Tap Into the Power of Directness: Use "I" | MyAutismTeam

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Tap Into the Power of Directness: Use "I"

Posted on August 16, 2019

Caring for someone who has autism can mean having limited energy, time, and bandwidth. You may find yourself needing to say "no" more often than you did before you became a caregiver. Do you have a tough time being direct with others about how you feel? It's not unusual to feel awkward or self-centered when turning down a request or an invitation. You may feel at the mercy of the other person's need.

Using "I" statements can help put you back in the driver's seat of the situation. An "I" statement directly communicates your feelings and sets a clear boundary, allowing you to focus on caring for your loved one on the spectrum and managing autism-related challenges like sensory processing difficulties or fixations. For instance:

I don't feel like going.
I'd rather do something else instead.
I can't do it this week.
Whenever I attend that event, I regret going.

At first, you may feel vulnerable about using direct "I" statements when saying no. Your true feelings are exposed, and you may be judged for using caregiving as an excuse. "I" statements can also be freeing! You don't need to pretend or tell a white lie. It's ok to communicate directly about what you need.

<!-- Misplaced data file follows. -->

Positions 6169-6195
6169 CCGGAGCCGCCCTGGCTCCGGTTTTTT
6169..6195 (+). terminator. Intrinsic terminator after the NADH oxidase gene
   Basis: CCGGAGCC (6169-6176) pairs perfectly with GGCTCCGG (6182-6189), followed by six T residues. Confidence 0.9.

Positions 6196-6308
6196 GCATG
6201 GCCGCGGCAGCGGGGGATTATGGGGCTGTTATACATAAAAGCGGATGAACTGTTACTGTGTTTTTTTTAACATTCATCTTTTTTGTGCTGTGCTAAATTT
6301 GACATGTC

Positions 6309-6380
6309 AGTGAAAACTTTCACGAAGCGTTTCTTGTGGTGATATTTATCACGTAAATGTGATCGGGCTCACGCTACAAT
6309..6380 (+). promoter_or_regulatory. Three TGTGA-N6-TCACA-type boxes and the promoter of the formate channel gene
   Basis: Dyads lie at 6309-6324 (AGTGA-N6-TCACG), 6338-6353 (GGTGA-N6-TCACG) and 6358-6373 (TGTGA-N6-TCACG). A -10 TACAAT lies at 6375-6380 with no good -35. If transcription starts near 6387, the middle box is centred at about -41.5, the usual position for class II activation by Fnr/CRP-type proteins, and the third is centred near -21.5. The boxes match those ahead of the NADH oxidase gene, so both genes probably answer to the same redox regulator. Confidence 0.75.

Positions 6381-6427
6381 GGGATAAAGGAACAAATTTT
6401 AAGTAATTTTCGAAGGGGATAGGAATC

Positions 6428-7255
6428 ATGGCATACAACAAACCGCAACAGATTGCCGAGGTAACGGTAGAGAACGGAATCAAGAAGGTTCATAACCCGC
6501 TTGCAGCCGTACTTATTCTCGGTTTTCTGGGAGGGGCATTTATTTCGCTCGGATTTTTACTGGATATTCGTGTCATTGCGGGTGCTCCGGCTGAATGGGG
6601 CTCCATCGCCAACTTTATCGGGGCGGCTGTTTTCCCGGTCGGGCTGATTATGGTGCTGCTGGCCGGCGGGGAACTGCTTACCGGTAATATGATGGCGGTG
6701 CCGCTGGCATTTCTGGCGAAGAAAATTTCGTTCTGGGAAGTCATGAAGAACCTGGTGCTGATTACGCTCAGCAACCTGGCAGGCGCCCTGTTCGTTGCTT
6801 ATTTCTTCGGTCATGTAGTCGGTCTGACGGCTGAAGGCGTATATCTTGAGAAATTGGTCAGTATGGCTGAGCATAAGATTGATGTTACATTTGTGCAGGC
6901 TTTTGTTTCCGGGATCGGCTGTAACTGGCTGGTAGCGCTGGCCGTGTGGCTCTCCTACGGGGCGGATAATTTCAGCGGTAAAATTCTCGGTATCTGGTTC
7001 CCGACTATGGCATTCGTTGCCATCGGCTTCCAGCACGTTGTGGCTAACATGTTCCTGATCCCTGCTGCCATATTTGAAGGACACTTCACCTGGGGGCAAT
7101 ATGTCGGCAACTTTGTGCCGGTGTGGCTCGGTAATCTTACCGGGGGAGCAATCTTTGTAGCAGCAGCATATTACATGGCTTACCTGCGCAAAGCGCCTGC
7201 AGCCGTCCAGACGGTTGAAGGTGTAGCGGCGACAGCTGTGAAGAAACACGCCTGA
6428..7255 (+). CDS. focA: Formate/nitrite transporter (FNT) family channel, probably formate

Using an "I" statement is a way of taking responsibility for your feelings. You are not blaming or accusing the other person. You are being honest about your needs and making sure they are recognized.

Parents and caregivers on MyAutismTeam shared some of their experiences with communicating directly:

"I’ve been very vocal so I'm pretty sure I have made a bad rap for myself."

"If he can't walk a mile in my shoes, don't spew that kind of negativity towards me."

"I told her I’m hoping she will take what I’m telling her seriously because my son has not gotten the help he needs."


Have you used "I" statements to set boundaries? How did it feel?
Share your stories about direct communication in the comments below or on MyAutismTeam.
Posted on August 16, 2019
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